The Collectors' Councils play a critical role in supporting The Huntington's collections, ensuring they will be vibrant for generations to come, and assisting library and art curators in selecting works for acquisition that further enhance the holdings begun by Henry and Arabella Huntington. The councils are a convivial group of Huntington supporters who enjoy exclusive events throughout the year including behind-the-scenes tours of special exhibitions and collections, and curator-led trips to institutions and private collections around the world.
Art Collectors' Council
Founded in 1994, the Art Collectors' Council meets every spring to select works for acquisition presented by The Huntington's curatorial staff. Annual dues: $7,500.
June 2019 - The Huntington acquired a group of 32 colorful etchings made between 2005 and 2014 by four artists—Louisiana Bendolph, Mary Lee Bendolph, Loretta Bennett, and Loretta Pettway—who are part of the Gee's Bend group of quilters. Also acquired was a collage, Blue Monday (1969), made by celebrated African American artist Romare Bearden at the height of his career. Two paintings (1910-1916) from the seminal Weehawken Sequence by John Marin of Alfred Stieglitz's circle, as well as a rare Tiffany chair (1891-93) rounded out the acquisitions. More
Loretta Bennett, Forever (For Old Lady Sally), 2007. Color soft-ground etching with aquatint and spitbite aquatint, 20 1/2 x 36 in. Courtesy of the artist and Paulson Fontaine Press. The Huntington Library, Art Collections, and Botanical Gardens.
Library Collectors' Council
For 21 years, the Library Collectors' Council has assisted in the development of the collections by supporting the purchase of important works the Library would not otherwise be able to acquire. This group of supporters, with their sophisticated understanding of what would constitute significant enhancements to the collections research value, meets annually to add to the library holdings. Annual dues: $5,000.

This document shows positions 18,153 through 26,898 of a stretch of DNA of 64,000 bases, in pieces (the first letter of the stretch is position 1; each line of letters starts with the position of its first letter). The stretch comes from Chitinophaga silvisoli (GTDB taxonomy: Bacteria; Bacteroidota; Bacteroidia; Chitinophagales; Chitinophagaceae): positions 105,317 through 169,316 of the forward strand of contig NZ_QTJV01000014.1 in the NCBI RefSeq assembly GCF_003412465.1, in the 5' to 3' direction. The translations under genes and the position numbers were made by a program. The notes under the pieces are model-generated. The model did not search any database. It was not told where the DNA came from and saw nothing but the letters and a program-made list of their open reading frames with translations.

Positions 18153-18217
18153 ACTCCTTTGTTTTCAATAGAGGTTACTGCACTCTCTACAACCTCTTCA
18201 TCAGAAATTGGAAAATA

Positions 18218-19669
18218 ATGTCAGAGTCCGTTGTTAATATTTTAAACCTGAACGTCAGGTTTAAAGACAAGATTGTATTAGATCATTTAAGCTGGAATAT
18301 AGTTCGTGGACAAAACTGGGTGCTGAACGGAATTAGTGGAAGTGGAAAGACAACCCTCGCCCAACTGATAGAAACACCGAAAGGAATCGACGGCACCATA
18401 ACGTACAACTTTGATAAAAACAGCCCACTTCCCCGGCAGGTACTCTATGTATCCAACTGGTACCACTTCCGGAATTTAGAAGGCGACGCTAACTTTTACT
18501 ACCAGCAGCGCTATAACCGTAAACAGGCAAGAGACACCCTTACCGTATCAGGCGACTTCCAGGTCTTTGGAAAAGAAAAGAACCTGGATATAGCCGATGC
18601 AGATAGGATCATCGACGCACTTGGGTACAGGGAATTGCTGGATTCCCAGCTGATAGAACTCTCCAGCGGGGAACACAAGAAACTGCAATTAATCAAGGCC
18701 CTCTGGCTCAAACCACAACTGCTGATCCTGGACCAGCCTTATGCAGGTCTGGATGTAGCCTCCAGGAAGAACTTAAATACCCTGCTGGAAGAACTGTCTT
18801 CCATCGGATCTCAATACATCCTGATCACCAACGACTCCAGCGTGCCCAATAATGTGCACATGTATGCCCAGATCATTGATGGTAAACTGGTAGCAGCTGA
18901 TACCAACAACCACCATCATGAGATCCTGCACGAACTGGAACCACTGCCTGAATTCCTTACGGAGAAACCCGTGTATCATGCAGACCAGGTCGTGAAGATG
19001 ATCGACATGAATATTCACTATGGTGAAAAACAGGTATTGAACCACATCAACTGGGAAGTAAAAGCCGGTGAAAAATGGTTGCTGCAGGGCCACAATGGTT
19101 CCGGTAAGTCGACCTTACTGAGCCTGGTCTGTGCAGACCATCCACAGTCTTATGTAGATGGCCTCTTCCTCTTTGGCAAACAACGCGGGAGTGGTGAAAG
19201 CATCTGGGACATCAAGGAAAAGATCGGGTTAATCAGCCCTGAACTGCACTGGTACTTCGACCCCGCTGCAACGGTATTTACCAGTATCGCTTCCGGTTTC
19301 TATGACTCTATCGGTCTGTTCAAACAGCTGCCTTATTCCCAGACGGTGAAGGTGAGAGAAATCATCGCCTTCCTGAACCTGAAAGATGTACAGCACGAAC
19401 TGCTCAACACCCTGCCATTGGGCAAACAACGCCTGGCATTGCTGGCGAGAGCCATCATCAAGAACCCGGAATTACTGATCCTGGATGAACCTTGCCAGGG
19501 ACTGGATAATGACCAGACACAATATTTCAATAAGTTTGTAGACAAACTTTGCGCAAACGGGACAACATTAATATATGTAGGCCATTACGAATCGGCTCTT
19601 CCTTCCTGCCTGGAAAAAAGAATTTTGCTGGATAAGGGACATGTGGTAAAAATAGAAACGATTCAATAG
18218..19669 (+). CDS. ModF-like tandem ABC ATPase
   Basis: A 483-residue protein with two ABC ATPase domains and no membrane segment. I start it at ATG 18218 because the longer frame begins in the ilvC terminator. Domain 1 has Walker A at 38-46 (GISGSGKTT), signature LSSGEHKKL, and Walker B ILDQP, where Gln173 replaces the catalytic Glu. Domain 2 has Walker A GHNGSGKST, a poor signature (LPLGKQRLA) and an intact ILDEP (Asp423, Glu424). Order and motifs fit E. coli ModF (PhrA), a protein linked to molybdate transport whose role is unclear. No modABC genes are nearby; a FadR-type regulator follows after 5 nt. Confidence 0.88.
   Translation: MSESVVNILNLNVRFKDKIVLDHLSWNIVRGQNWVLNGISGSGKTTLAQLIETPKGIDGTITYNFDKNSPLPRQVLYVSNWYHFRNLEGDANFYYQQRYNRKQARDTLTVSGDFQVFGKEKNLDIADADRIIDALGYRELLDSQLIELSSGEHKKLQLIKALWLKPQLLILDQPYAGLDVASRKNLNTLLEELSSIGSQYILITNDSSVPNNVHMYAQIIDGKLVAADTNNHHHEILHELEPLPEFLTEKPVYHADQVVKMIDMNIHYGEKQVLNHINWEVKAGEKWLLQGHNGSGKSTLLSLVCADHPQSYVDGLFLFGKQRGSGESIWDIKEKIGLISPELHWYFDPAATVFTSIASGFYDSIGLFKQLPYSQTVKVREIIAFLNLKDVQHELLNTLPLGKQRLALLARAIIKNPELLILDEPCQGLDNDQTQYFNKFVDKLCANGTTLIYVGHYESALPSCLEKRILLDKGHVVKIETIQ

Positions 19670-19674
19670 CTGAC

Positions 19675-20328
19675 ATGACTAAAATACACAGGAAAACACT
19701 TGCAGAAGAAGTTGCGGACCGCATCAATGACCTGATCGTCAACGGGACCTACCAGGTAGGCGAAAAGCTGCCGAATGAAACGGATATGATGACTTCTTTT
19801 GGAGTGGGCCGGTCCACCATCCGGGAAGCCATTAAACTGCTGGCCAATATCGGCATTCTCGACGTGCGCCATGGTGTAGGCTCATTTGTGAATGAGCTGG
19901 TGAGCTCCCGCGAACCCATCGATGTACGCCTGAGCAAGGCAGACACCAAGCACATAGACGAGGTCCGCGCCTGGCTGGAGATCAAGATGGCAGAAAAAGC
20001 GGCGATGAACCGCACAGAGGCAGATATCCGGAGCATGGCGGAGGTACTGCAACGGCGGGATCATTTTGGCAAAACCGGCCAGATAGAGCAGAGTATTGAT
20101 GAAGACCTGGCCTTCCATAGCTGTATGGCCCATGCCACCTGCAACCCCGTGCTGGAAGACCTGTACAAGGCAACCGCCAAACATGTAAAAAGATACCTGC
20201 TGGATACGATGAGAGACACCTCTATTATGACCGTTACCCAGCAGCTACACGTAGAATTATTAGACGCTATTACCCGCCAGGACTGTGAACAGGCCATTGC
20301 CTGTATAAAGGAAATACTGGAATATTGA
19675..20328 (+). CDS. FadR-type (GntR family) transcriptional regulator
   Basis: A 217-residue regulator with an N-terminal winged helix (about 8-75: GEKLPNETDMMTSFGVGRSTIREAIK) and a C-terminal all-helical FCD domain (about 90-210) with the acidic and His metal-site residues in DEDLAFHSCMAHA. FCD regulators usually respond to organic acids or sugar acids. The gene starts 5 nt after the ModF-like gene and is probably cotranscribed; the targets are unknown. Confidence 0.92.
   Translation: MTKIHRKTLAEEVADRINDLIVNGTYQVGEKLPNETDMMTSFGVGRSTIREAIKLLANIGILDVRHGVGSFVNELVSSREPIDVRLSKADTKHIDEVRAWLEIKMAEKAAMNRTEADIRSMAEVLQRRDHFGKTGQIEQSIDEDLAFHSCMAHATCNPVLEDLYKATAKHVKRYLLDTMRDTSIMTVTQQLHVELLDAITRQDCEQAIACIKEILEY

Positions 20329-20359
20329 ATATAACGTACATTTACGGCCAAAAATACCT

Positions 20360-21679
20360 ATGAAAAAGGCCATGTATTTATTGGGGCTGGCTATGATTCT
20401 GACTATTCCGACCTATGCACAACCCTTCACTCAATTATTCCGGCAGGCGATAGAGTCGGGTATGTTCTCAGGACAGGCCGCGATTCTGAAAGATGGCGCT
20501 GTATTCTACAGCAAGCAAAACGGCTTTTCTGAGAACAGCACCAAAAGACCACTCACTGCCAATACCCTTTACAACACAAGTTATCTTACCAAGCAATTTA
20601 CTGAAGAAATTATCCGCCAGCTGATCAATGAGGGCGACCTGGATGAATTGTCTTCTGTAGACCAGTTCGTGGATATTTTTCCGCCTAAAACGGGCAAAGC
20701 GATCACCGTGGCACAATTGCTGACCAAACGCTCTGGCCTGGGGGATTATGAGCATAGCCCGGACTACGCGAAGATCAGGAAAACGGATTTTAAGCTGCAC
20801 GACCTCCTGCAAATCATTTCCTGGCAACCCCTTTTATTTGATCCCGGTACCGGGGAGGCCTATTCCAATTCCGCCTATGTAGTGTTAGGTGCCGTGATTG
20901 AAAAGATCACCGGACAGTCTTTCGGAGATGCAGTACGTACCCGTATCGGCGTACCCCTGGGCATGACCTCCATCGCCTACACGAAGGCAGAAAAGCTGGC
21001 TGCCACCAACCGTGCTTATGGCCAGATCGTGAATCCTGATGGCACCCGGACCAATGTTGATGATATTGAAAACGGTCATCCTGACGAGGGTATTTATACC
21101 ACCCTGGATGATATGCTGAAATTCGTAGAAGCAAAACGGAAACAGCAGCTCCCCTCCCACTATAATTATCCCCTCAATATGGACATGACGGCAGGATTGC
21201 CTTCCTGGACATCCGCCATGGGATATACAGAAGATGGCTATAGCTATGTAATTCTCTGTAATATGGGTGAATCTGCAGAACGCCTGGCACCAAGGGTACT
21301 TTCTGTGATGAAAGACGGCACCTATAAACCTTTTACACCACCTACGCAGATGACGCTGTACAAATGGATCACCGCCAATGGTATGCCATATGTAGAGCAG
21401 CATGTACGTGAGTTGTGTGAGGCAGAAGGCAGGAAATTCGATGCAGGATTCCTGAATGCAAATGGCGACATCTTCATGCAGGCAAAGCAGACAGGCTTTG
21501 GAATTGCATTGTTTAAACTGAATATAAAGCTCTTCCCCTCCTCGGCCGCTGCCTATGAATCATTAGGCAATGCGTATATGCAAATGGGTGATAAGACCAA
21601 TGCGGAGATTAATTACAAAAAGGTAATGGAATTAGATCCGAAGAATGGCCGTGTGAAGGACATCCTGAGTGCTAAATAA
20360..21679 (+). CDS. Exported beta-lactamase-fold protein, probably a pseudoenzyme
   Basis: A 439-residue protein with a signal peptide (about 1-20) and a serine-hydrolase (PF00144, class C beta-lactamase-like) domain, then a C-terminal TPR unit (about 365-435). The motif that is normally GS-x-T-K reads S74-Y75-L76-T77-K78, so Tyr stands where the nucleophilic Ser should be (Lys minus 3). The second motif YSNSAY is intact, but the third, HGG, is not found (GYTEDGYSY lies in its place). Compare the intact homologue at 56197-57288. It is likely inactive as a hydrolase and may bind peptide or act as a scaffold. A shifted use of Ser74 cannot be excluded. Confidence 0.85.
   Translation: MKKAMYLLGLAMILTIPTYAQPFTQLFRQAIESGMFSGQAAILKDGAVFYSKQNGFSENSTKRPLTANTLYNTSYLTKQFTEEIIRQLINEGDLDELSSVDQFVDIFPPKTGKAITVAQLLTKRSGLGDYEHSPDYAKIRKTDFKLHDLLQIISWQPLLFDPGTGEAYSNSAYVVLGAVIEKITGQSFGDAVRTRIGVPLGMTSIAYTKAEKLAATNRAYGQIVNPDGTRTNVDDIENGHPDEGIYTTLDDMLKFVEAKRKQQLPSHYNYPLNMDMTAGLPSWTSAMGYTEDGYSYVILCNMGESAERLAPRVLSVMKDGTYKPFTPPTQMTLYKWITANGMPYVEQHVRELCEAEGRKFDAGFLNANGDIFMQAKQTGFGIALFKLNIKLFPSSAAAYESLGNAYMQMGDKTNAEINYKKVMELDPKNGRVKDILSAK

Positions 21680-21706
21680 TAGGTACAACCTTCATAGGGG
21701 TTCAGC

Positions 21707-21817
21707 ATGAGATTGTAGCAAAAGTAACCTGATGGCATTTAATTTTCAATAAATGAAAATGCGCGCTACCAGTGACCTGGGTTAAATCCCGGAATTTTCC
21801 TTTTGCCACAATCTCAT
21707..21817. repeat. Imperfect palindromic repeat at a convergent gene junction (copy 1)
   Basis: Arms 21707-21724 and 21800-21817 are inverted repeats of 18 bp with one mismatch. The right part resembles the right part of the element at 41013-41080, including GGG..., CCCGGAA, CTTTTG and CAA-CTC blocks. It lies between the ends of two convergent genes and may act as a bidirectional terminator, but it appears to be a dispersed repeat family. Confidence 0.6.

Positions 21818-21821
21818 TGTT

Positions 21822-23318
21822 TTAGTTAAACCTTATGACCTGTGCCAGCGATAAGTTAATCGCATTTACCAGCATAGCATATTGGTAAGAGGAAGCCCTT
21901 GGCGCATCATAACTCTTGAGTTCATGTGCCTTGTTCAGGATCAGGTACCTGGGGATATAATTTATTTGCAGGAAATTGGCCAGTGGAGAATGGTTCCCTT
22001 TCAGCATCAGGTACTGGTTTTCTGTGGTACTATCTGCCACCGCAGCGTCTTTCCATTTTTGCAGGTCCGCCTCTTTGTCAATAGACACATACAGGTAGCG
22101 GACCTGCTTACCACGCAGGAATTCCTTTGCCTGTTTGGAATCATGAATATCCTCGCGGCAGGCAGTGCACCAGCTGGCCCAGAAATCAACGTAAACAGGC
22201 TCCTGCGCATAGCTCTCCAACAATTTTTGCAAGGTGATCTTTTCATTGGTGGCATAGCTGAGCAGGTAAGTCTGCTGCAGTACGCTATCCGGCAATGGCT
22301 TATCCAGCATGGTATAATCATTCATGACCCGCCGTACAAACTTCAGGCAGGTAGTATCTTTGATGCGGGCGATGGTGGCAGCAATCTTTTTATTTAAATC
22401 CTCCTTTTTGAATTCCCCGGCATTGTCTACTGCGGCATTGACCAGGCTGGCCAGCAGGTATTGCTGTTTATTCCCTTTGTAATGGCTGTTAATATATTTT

Feb. 2020 - The Library Collectors' Council acquired a recently discovered archive documenting an 18th-century investigation into a land deal—the so-called Walking Purchase—that defrauded the Lenni Lenape (known to Europeans as Delawares) out of more than a million acres in Pennsylvania. The collection of 75 manuscripts includes affidavits, depositions, sworn testimonies, maps, and letters that document the inquiry, which involved not only the agents of Pennsylvania's proprietors, Delawares, and Quakers, but also Benjamin Franklin (who represented the colony of Pennsylvania in London), the British military command, and the British Crown. The Council also purchased three original illustrated Japanese handscrolls—one measuring 12 feet, and each of the other two extending more than 21 feet in length—that record U.S. Commodore Matthew C. Perry’s maritime expeditions to Japan in 1853 and 1854. More
Documents of the Walking Purchase and the Councils of Easton, 75 manuscripts, including two manuscript maps, 1685–1762. The Huntington Library, Art Museum, and Botanical Gardens.